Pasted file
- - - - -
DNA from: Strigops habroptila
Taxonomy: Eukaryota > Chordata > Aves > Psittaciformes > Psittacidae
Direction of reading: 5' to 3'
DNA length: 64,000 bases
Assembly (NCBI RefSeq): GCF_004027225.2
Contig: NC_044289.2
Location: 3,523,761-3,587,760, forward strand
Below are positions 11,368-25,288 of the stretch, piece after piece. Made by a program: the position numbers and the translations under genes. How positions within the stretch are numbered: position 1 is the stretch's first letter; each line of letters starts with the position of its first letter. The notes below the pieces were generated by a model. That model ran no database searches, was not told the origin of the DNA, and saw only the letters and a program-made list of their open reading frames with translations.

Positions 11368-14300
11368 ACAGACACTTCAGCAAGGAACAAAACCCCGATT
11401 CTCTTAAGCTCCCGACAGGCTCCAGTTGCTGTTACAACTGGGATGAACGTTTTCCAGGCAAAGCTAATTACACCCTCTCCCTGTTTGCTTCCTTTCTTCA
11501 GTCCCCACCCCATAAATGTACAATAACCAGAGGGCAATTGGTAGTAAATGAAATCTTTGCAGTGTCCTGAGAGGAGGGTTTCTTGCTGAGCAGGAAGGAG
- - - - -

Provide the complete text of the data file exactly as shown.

DNA from: Strigops habroptila
Taxonomy: Eukaryota > Chordata > Aves > Psittaciformes > Psittacidae
Direction of reading: 5' to 3'
DNA length: 64,000 bases
Assembly (NCBI RefSeq): GCF_004027225.2
Contig: NC_044289.2
Location: 3,523,761-3,587,760, forward strand
Below are positions 11,368-25,288 of the stretch, piece after piece. Made by a program: the position numbers and the translations under genes. How positions within the stretch are numbered: position 1 is the stretch's first letter; each line of letters starts with the position of its first letter. The notes below the pieces were generated by a model. That model ran no database searches, was not told the origin of the DNA, and saw only the letters and a program-made list of their open reading frames with translations.

Positions 11368-14300
11368 ACAGACACTTCAGCAAGGAACAAAACCCCGATT
11401 CTCTTAAGCTCCCGACAGGCTCCAGTTGCTGTTACAACTGGGATGAACGTTTTCCAGGCAAAGCTAATTACACCCTCTCCCTGTTTGCTTCCTTTCTTCA
11501 GTCCCCACCCCATAAATGTACAATAACCAGAGGGCAATTGGTAGTAAATGAAATCTTTGCAGTGTCCTGAGAGGAGGGTTTCTTGCTGAGCAGGAAGGAG